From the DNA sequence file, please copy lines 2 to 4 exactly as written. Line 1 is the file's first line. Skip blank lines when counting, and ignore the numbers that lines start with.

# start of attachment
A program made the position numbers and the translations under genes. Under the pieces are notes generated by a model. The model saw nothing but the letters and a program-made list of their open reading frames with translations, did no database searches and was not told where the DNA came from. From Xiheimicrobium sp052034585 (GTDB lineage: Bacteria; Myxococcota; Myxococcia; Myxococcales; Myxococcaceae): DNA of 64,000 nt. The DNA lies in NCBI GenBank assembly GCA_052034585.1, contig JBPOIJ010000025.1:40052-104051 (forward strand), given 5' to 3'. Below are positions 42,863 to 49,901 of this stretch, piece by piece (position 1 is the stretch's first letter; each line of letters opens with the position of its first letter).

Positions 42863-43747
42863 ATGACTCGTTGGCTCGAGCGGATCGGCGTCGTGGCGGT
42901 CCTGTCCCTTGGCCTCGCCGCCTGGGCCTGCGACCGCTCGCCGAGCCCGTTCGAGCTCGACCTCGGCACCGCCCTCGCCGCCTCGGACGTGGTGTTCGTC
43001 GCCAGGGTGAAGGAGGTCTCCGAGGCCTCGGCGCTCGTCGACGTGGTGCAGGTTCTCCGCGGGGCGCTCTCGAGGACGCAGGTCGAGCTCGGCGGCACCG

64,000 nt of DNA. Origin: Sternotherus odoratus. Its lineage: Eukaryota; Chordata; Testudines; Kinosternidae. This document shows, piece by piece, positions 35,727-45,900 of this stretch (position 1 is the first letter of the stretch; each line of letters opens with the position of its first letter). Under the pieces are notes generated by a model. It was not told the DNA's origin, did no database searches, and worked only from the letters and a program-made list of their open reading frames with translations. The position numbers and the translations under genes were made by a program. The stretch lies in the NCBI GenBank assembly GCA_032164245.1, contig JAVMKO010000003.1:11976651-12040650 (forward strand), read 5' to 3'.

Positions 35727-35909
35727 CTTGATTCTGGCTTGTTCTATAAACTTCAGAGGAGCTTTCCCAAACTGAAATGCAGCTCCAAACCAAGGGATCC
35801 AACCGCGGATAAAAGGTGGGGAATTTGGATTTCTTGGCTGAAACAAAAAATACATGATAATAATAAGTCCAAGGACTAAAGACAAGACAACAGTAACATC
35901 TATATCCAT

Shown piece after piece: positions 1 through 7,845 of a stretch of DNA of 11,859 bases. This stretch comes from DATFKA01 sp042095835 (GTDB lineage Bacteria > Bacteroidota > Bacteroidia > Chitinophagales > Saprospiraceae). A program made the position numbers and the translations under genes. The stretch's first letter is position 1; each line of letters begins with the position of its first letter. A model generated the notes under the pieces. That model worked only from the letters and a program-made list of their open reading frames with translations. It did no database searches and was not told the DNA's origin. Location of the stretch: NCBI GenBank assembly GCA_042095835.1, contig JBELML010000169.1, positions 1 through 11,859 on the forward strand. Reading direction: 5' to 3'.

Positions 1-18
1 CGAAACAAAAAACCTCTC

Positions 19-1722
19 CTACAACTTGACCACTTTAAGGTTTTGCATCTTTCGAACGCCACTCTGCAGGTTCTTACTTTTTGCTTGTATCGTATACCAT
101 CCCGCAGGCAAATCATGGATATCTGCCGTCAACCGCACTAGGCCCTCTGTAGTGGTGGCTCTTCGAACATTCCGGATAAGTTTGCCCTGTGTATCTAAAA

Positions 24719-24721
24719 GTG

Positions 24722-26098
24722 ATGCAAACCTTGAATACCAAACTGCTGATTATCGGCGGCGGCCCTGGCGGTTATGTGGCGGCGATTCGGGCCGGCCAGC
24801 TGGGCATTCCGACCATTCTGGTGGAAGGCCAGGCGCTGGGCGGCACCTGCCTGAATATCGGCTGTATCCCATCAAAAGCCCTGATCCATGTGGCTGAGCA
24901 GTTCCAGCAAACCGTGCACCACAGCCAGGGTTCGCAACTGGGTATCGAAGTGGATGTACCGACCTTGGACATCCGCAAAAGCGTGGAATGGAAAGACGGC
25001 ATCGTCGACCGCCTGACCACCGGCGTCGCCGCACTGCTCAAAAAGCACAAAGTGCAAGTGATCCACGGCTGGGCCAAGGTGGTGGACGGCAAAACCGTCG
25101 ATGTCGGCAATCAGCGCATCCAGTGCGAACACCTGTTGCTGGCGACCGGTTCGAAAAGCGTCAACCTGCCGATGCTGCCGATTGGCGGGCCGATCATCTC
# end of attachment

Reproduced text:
Positions 42863-43747
42863 ATGACTCGTTGGCTCGAGCGGATCGGCGTCGTGGCGGT
42901 CCTGTCCCTTGGCCTCGCCGCCTGGGCCTGCGACCGCTCGCCGAGCCCGTTCGAGCTCGACCTCGGCACCGCCCTCGCCGCCTCGGACGTGGTGTTCGTC